The recovery of felid bones exhibiting skinning cut-marks from the MSA ‘Mike’ at DRS and the pre-Still Bay at Sibudu Cave38 indicate that human exploitation of these carnivores is not restricted to the Still Bay and the Howiesons Poort, although evidence from DRS suggests a stronger signal for such behaviours during these two techno-complexes. At DRS, felid remains disappear in the post-Howiesons Poort stratigraphic units, pointing towards the abandonment of this practice. The one felid bone with skinning marks from Klipdrift Shelter comes from one of the Howiesons Poort stratiraphic units37, while the second largest concentration of felid material (17 African wild cat remains) noted for an MSA assemblage after DRS is from the phase M1 at Blombos Cave, attributed to the Still Bay36,60. Several leopard, caracal/serval and African wild cat remains were also retrieved from the MSA II of Klasies River Mouth (MNIs, respectively, of nine, three and one58). Hyenid bones are extremely scarce in MSA faunal assemblages and no cut-marked specimen is reported in the literature. For canids, there is only one mention of cut-marks on a jackal ulna from an Intermediate Howiesons Poort stratigraphic unit at DRS50.
Behavioural implications of capturing nocturnal, solitary and dangerous felines
The three feline taxa identified at DRS share several ethological traits that make them difficult to acquire, dangerous prey. Leopards, caracals and African wild cats are primarily nocturnal and solitary and, as secretive predators hunting by stalking their prey, they have developed particularly good talents at making themselves extremely elusive and therefore difficult to spot52. There are documented modern cases of humans being eaten by leopards (e.g.1,65,66) and a leopard under threat, for instance trapped, would be extremely aggressive1,52. While caracals and African wild cats are not powerful enough to represent life threats to humans, encounters with these predators could still result in serious wounds for the hunters.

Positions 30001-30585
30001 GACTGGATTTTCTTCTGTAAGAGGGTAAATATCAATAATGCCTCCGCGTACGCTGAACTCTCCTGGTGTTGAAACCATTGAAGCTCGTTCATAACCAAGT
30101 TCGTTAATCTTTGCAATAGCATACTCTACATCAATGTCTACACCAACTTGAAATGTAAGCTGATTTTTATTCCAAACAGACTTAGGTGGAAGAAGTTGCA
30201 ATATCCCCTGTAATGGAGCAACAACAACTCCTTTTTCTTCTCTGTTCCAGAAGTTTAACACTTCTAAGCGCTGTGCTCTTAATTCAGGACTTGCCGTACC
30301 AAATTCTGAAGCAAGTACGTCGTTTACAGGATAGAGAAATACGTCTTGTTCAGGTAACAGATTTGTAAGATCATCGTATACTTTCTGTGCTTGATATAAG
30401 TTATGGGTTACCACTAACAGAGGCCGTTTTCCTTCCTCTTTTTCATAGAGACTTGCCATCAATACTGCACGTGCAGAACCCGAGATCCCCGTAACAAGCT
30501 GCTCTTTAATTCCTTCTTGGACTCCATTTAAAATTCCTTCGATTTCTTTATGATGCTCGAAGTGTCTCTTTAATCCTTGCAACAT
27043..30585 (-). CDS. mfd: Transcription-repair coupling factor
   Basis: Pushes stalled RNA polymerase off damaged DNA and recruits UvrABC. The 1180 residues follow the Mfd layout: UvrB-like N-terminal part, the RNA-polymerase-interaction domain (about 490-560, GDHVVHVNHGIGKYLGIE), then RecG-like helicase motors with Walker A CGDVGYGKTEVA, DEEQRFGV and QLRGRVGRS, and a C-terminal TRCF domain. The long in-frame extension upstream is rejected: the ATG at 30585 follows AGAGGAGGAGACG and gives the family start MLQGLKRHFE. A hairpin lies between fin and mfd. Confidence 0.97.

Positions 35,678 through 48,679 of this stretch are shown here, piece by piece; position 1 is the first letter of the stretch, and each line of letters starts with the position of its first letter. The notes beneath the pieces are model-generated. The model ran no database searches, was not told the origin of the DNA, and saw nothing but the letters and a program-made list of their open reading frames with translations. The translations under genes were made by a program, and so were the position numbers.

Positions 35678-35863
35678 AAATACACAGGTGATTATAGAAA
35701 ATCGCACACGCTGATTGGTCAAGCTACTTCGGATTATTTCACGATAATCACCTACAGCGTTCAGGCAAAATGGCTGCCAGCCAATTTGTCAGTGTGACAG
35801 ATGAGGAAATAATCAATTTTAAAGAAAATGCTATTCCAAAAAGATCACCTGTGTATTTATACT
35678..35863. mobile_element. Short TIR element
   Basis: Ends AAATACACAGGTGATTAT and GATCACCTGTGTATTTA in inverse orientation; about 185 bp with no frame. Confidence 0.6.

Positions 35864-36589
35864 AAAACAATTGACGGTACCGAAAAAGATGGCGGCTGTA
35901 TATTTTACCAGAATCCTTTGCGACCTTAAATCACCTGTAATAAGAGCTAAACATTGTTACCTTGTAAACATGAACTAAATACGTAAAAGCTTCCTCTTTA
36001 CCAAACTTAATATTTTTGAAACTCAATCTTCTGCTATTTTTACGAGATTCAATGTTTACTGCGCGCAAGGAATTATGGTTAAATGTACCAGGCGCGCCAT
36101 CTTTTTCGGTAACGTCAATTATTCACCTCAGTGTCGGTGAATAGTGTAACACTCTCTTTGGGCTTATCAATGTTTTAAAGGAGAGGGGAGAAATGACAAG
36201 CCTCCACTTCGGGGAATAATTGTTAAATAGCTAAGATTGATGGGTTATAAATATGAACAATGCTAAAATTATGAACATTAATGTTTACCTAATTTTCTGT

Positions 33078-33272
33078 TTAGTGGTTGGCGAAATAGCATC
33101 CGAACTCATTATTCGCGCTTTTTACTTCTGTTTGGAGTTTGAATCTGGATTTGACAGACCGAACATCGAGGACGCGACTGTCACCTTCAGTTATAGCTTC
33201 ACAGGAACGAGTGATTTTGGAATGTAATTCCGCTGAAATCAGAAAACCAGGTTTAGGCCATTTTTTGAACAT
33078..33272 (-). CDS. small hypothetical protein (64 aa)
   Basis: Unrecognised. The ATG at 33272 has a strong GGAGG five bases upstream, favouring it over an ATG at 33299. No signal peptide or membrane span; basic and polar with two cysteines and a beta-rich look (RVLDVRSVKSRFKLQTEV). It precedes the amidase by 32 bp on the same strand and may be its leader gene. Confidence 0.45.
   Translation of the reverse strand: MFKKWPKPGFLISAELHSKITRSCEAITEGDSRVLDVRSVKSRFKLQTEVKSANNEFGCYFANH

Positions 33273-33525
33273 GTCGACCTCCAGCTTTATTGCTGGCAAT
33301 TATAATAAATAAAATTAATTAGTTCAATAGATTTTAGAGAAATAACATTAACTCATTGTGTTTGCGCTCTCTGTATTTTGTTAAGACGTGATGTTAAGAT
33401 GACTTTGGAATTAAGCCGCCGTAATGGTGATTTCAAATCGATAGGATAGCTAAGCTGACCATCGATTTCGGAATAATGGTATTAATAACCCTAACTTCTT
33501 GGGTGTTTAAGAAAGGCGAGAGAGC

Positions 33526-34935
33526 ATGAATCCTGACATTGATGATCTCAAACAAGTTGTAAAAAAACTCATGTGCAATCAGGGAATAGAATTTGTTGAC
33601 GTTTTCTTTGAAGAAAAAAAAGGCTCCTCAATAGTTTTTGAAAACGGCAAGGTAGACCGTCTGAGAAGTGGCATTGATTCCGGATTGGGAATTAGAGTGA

These observations, combined with archaeological evidence for skinning of felines during the MSA at DRS, suggest that the relationship between human and felines, and specifically the human interest in these carnivore pelts, was embedded in a wider development amongst late Pleistocene people’s involvement with marking – of objects, of places and of people. Previous reporting of artefactual material from DRS and other pene-contemporary occupations for instance at Sibudu Cave, Blombos Cave and Klipdrift Shelter illustrates the regular involvement of MSA hunter-gatherers, especially during the Still Bay and Howiesons Poort, in marking of themselves, their possessions and their surroundings. The geometric markings on ostrich eggshells from DRS27,48 and Klipdrift Shelter28 transform generic eggshells into specific, distinguishable objects that carry recognisable meanings, likely marks of ownership. Perforated marine shell beads retrieved from Still Bay contexts at Blombos Cave and Sibudu Cave24,31,34 are items of personal ornaments worn in the context of symbolically loaded social interactions. The spatial organization of shelter occupations and the repetitive depositional arrangements of bedding and hearth areas at DRS67 and Sibudu Cave68 transform a location into a place, likely a home claimed and destined for re-use. The increased use of ochre and the deployment of decorative beads strung together transforms a man or a woman into a particular person, with particular relationships and allegiances. These are all markings that turn the generic into the specific and begin to demarcate meanings and establish visible claims on property, places and identities. We suggest that it is in this sphere of marking, of distinguishing, of identifying, that the interest in skinning dangerous carnivores at DRS should be set.